It’s an unwritten rule in music that the longer you take to put out a new record, the better it has to be. Franz Ferdinand haven’t released an album since early 2009, meaning the new one had to be good enough to compensate for four silent years. Lucky for them, Right Thoughts, Right Words, Right Action does just that.
Picking up from where they left off, the new album is as bouncy, contagious and indie as their previous efforts. With that familiar Ferdinand-unique sound recreated again in the new release, it’s hard to believe that their debut self-titled album is almost 10 years old. Right Thoughts, Right Words, Right Action is full of ridiculously catchy beats and the kind of musical maturity you’d expect from the band who took the world by storm with their massive, infuriatingly catchy hit Take Me Out in 2004 and backed it up with the equally impressive Do You Want To and No You Girls in later years.
The time away seems to have done wonders for the boys as they return with 10 polished new tracks – any of which suited for huge mainstream success. Beginning with Right Action, it’s clear that Franz Ferdinand haven’t missed a beat, bringing back their undying enthusiasm and tantalising funky rhythm which is impossible to resist.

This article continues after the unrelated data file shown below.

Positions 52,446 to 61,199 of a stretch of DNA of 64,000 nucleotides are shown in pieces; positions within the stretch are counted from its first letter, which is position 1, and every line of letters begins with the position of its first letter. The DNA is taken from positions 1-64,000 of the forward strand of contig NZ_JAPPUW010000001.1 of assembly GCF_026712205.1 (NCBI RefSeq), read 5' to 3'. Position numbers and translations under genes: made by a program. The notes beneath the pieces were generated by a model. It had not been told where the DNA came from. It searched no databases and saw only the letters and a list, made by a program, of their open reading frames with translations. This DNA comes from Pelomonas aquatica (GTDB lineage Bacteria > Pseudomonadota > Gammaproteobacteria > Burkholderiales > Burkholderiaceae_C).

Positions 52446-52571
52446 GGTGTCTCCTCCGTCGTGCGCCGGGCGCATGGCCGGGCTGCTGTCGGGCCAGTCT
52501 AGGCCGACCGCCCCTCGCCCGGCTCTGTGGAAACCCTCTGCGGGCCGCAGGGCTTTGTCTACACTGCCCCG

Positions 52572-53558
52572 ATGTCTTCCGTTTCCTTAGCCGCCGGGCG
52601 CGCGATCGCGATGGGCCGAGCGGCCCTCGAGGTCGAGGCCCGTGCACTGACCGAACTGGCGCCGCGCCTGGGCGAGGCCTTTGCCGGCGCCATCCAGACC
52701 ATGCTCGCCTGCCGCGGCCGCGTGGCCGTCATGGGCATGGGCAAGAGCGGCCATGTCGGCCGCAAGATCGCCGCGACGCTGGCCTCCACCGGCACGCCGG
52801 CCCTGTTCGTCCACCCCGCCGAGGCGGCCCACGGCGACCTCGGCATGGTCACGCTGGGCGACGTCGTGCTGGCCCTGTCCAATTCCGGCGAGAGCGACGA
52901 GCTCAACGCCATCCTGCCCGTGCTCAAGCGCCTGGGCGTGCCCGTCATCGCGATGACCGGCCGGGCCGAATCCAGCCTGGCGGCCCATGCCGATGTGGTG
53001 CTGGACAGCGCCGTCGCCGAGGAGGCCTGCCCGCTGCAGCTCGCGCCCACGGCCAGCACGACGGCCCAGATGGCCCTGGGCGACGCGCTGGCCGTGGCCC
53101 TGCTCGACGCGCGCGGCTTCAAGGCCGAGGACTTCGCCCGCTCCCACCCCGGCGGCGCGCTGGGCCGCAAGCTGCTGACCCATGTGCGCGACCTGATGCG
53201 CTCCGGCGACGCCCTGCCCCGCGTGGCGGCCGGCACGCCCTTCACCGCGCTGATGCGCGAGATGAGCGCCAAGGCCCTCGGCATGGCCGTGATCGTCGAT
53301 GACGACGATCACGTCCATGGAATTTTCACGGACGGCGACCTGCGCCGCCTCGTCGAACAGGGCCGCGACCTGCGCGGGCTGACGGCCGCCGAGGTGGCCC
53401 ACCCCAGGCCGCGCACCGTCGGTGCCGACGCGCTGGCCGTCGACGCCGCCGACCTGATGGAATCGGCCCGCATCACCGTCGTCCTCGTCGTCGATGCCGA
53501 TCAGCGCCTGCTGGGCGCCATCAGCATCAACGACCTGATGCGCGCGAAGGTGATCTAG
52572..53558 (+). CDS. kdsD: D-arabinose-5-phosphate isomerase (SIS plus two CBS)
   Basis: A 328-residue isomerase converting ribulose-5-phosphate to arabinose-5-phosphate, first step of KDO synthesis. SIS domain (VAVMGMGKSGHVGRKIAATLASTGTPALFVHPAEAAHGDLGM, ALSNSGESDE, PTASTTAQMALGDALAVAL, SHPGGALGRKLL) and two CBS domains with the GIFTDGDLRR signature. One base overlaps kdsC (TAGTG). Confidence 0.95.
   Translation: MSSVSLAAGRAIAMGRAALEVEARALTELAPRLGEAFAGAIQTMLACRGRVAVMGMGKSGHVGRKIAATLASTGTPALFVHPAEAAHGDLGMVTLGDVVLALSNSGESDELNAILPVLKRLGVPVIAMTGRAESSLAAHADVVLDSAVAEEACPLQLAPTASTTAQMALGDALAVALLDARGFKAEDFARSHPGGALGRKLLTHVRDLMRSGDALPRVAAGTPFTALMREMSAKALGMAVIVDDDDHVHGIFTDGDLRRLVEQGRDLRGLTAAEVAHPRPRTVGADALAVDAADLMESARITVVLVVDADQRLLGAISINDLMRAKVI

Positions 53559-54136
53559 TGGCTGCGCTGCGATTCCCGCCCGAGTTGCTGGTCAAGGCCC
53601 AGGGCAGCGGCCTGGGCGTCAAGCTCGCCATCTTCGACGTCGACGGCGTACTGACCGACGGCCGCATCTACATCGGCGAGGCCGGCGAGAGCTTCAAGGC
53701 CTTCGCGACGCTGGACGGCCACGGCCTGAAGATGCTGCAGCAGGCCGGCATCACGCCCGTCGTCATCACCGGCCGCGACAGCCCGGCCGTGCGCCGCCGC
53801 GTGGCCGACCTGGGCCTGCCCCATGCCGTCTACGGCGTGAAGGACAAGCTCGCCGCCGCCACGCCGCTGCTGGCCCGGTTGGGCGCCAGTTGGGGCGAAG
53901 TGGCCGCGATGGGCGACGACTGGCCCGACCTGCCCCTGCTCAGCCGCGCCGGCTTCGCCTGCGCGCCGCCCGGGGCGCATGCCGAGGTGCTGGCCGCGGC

Evil Eye proves Franz didn’t fluke the first track, continuing to impress with more dance-friendly beats and sharp guitar hooks including a tribute to Queen’s Another One Bites The Dust bass line. If there is a band who can string together melodies with as much rhythm and appeal as Franz Ferdinand, I haven’t discovered them yet. Right Thoughts, Right Words, Right Action will have you dancing the whole way through, just as you’d expect from a Franz Ferdinand record.
Bullet is a short and sharp track with a zippy bass line and ironic lyrics as Alex Kapranos claims that he will “Never get your bullet out of my head now, baby/Never get your bullet out of my mind” on a song that will be hard to get out of your head, or out of your mind.
Stand on the Horizon and The Universe Expanded show that the Glasgow rockers are more than one-trick ponies, offering a slower arrangement than their characteristic hyper hits. With that being said, however, these two are still funky and infectious, slowed down by Alex Kapranos’ vocals and more subdued beats.
Appropriately enough for an album closer, the final track is called Goodbye Lovers and Friends, a rhythmic mid-tempo number where Kapranos explains “I don’t play pop music/you know I hate pop music” and bids “Goodbye lovers and friends/it’s so sad to leave you” … “But this really is the end”. Is this the Franz Ferdinand way of saying they’re taking another four year drought? Probably not. But if they promise to return with an album equally as good next time, I’m sure there wouldn’t be too many complaints.